The following from Hamish Birchall
The Live Music Bill will become the Live Music Act tomorrow morning when
it receives Royal Assent in the House of Lords:
However, the legislation is unlikely to come into force until October.
On 27th January, when the Bill completed its Parliamentary stages, the
possibility of early implementation in time for the Queen's Diamond
Jubilee celebrations and the Olympics was raised by Lord Colwyn and Lord
Clement-Jones, co-sponsor of the Bill with Don Foster MP.
But the statutory licensing guidance that accompanies the Licensing Act
('Guidance issued under s182 of the Licensing Act 2003') must first be
substantially revised, with input from key stakeholders, including the
police and Local Government Association (LGA). This is essential if the
legislation is not to be misunderstood and misapplied by all sides, as
has so often happened in the past.
Some in the music press seem to think that the Bill marks the
culmination of a few years lobbying by musicians and the music
industry. In fact, it has taken more than 30 years of lobbying and
campaigning by musicians, backed by a coalition of the music industry,
arts organisations and performers' unions, to arrive at this historic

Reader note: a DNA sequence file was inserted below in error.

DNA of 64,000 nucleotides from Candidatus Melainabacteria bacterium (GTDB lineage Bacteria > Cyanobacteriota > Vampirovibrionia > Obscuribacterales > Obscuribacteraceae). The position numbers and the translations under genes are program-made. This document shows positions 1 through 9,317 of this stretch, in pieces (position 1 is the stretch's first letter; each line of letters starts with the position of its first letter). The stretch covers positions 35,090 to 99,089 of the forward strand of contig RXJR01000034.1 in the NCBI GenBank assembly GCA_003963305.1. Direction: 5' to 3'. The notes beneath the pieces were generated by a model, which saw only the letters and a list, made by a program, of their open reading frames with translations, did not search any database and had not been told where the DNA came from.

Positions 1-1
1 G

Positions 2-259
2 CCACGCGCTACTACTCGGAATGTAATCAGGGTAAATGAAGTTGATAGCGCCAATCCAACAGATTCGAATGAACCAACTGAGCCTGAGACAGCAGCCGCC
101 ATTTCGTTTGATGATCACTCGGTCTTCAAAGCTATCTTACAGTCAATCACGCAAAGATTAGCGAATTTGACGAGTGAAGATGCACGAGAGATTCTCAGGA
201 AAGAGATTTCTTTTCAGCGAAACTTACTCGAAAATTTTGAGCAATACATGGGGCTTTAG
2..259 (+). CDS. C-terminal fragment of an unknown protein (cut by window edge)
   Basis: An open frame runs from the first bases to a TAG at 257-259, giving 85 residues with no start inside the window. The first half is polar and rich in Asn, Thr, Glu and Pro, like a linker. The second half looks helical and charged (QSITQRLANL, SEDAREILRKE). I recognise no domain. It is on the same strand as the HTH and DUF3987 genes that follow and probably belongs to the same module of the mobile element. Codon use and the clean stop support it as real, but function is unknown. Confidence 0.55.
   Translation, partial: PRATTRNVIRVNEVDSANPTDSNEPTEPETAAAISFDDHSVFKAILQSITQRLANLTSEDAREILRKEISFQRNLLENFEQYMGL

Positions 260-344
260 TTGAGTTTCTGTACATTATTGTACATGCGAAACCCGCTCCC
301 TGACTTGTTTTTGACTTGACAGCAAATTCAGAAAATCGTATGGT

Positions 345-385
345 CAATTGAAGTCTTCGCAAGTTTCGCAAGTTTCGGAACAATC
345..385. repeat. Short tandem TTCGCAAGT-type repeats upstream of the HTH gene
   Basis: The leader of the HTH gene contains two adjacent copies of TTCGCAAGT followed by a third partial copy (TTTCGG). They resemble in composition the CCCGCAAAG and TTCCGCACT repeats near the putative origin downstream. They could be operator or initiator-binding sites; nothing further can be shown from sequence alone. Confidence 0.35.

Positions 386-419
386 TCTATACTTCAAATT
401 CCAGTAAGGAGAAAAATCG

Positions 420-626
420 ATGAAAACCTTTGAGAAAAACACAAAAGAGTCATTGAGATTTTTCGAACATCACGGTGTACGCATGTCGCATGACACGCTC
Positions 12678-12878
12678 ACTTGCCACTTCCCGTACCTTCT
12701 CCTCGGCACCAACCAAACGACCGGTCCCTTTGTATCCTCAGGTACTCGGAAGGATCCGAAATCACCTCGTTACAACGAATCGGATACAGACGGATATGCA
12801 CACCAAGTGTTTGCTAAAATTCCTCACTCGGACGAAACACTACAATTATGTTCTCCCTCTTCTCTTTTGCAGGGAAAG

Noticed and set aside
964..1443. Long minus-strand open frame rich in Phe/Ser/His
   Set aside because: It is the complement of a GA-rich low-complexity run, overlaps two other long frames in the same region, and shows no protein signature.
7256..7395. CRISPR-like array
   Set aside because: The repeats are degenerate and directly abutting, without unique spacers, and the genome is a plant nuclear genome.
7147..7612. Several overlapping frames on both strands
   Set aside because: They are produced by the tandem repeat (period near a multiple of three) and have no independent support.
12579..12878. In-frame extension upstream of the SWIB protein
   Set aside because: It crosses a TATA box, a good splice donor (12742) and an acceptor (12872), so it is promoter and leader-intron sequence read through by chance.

moment for the regulation of live music in England and Wales.
Since at least the mid-1980s, musicians have been making representations
to central government to relax entertainment licensing because it was
hindering or actually preventing small gigs. Hopes were raised when New
Labour announced an overhaul of licensing in 1998, but dashed when it
became clear in 2002 that controls were actually to be increased, with
the scrapping of the exemption for one or two musicians in bars, and the
introduction of licensing for 'entertainment facilities'.
When implemented, the Live Music Act will do away with the entertainment
facilities licensing requirement. The unlicensed provision of pianos,
or other instruments, for use in live performance will no longer be a
potential criminal offence.
Performances of live music between 8am and 11pm will be exempt in pubs,
bars, restaurants, schools, hospitals, and indeed all premises falling
within the definition of a 'workplace' for the purposes of health and
For amplified music, audiences are limited to 200. There is no audience
limit for unamplified live music. In premises already licensed for
alcohol, existing conditions relating to the provision of live music
will not be enforceable for performances between 8am and 11pm. But if
there are noise problems, and complaints, a licence review could result
in enforceable conditions.
The Bill also amends the Licensing Act to allow amplified live music to
accompany performances of morris dancing or dancing of a similar nature.
Ironically, while deregulation for live music is going ahead in England
and Wales, in Scotland entertainment licensing is being increased, much
to the annoyance of those at the receiving end: http://bit.ly/A1ekNr
This is an untenable position for the Scottish government. The
rationale for entertainment licensing there is the same: to control
public safety and noise. But the legislation that regulates public
safety and noise applies across the UK. It is absurd to have within one
jurisdiction essentially the same gig legal in one part, but illegal
in another, unless licensed.